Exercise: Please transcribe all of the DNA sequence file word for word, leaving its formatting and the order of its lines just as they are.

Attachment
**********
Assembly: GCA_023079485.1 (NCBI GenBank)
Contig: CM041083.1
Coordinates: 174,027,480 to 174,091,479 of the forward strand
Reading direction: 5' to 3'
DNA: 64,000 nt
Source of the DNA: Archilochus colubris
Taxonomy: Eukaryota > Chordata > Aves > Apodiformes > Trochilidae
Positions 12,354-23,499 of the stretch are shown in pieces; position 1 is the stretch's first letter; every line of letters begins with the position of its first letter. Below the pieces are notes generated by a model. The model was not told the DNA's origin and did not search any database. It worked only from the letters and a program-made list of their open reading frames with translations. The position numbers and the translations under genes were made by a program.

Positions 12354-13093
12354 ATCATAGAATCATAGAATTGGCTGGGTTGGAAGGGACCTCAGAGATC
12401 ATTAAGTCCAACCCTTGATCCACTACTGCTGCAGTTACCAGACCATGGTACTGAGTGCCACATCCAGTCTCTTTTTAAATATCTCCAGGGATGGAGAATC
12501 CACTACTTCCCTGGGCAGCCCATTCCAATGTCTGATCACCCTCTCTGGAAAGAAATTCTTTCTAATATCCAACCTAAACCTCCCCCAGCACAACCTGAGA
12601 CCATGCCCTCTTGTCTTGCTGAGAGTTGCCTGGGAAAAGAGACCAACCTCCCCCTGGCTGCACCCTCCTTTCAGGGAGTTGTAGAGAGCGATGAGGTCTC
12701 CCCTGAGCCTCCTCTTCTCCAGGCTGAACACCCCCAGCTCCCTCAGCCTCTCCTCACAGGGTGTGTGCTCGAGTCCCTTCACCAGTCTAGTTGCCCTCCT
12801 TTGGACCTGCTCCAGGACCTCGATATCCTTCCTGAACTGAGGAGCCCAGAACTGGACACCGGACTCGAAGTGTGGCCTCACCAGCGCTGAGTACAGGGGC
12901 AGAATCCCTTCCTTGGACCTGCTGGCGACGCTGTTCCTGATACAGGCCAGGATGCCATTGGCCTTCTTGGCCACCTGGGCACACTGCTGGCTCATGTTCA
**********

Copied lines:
Assembly: GCA_023079485.1 (NCBI GenBank)
Contig: CM041083.1
Coordinates: 174,027,480 to 174,091,479 of the forward strand
Reading direction: 5' to 3'
DNA: 64,000 nt
Source of the DNA: Archilochus colubris
Taxonomy: Eukaryota > Chordata > Aves > Apodiformes > Trochilidae
Positions 12,354-23,499 of the stretch are shown in pieces; position 1 is the stretch's first letter; every line of letters begins with the position of its first letter. Below the pieces are notes generated by a model. The model was not told the DNA's origin and did not search any database. It worked only from the letters and a program-made list of their open reading frames with translations. The position numbers and the translations under genes were made by a program.

Positions 12354-13093
12354 ATCATAGAATCATAGAATTGGCTGGGTTGGAAGGGACCTCAGAGATC
12401 ATTAAGTCCAACCCTTGATCCACTACTGCTGCAGTTACCAGACCATGGTACTGAGTGCCACATCCAGTCTCTTTTTAAATATCTCCAGGGATGGAGAATC
12501 CACTACTTCCCTGGGCAGCCCATTCCAATGTCTGATCACCCTCTCTGGAAAGAAATTCTTTCTAATATCCAACCTAAACCTCCCCCAGCACAACCTGAGA
12601 CCATGCCCTCTTGTCTTGCTGAGAGTTGCCTGGGAAAAGAGACCAACCTCCCCCTGGCTGCACCCTCCTTTCAGGGAGTTGTAGAGAGCGATGAGGTCTC
12701 CCCTGAGCCTCCTCTTCTCCAGGCTGAACACCCCCAGCTCCCTCAGCCTCTCCTCACAGGGTGTGTGCTCGAGTCCCTTCACCAGTCTAGTTGCCCTCCT
12801 TTGGACCTGCTCCAGGACCTCGATATCCTTCCTGAACTGAGGAGCCCAGAACTGGACACCGGACTCGAAGTGTGGCCTCACCAGCGCTGAGTACAGGGGC
12901 AGAATCCCTTCCTTGGACCTGCTGGCGACGCTGTTCCTGATACAGGCCAGGATGCCATTGGCCTTCTTGGCCACCTGGGCACACTGCTGGCTCATGTTCA